What is Sphenopalatine Ganglion Block?
A sphenopalatine ganglion block is a minimally invasive procedure employed for the diagnosis and treatment of a wide variety of headaches and facial pain.
Sphenopalatine ganglion (SPG) is a collection of nerves located right behind the nose and function by transmitting pain signals from the face and head to the brain.
During a sphenopalatine ganglion block procedure, a local anesthetic or numbing medication is administered to the sphenopalatine ganglion to temporarily block the function of the SPG, thereby relieving headache disorders and facial pain.
Indications for Sphenopalatine Ganglion Block
Sphenopalatine ganglion block is a multifaceted pain management procedure that can be indicated to treat various pain conditions such as:
- Migraine headaches
- Cluster headaches
- Trigeminal neuralgia
- Sphenopalatine neuralgia
- Craniofacial pain
- Complex regional pain syndrome (CRPS)
- Paroxysmal hemicrania
- Cancer pain of the head and neck
- Temporomandibular joint (TMJ) pain syndrome
- Sluder’s neuralgia
- Mouth and tongue pain
- Herpes zoster pain
Preparation for Sphenopalatine Ganglion Block
No special instructions are necessary.
Procedure for Sphenopalatine Ganglion Block
The procedure is commonly performed through an intranasal approach in an exam room by your physician and involves the placement of a catheter through the nose to administer numbing medicine or anesthetic. A decongestant may be used if required prior to the procedure in order to help decrease irritation in the nose. In general, the procedure involves the following steps:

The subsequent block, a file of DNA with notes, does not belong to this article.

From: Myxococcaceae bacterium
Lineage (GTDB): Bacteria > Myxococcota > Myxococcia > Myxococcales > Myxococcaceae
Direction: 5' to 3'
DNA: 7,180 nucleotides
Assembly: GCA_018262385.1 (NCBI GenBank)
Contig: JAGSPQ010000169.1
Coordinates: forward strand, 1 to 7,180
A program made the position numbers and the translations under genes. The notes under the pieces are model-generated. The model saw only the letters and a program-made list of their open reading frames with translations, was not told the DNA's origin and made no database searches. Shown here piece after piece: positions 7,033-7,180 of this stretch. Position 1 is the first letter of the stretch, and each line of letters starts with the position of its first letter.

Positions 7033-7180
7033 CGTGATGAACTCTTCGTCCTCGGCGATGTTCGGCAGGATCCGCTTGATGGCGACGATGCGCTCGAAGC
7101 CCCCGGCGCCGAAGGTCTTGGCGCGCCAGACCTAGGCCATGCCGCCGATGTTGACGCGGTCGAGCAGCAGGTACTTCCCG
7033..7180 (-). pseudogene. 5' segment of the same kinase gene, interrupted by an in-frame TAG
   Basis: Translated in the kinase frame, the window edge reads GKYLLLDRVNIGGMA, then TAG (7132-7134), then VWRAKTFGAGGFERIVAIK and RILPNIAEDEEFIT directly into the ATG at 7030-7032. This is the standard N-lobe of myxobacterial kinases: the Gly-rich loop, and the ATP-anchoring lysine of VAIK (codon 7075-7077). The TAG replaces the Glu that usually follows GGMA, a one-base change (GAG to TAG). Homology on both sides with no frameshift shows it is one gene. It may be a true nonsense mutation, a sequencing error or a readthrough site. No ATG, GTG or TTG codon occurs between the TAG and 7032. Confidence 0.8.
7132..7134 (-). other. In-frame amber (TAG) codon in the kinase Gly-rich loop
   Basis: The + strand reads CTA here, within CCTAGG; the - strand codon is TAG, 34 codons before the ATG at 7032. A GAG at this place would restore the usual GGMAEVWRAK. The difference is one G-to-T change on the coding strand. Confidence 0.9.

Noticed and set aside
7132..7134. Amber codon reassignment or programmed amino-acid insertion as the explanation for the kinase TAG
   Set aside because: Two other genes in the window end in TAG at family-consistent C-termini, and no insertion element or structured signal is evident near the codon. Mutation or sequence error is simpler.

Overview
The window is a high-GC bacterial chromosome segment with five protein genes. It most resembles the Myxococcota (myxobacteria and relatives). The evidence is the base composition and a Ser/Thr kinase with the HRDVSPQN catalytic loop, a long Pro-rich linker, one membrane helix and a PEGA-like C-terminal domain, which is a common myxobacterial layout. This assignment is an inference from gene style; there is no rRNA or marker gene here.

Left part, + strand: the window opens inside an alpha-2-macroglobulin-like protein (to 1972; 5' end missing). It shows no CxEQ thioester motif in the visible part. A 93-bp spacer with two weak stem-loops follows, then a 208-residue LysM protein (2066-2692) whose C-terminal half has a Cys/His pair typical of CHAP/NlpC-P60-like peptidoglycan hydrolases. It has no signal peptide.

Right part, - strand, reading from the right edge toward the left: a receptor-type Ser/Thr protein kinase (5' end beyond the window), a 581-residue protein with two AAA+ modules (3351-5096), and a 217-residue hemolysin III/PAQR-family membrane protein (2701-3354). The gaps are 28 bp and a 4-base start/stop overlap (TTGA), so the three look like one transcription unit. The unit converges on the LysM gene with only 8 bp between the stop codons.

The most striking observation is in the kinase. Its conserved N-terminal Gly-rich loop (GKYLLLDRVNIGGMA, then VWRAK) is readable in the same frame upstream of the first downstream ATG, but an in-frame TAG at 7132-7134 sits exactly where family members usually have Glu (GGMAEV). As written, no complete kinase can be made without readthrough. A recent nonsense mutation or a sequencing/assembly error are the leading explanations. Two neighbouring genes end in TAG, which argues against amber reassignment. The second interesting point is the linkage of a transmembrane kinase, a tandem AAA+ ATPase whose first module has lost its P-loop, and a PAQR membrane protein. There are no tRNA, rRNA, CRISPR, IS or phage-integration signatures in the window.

- You will lie on your back on a table with your head extended.
- Your physician will then carefully insert a catheter device into one nostril and gently advance the catheter close to the sphenopalatine ganglion.
- Anesthetic (bupivacaine or lidocaine) is administered through the syringe into the sphenopalatine ganglion and the catheter is withdrawn.
- The same process is repeated in the other nostril and the whole procedure takes about 3 to 5 minutes.
- After the procedure is over, you will be asked to lie down for 10 to 15 minutes to maximize the benefit.
Post-procedure care and instructions include:
- Do not eat or drink for at least 2 hours.
- Avoid strenuous activity for 24 hours.
- Arrange for someone to drive you home.
- Schedule a follow-up visit to monitor your progress.
Risks and Complications
Risks and complications may include:
- Nasal bleeding
- Bad taste in the mouth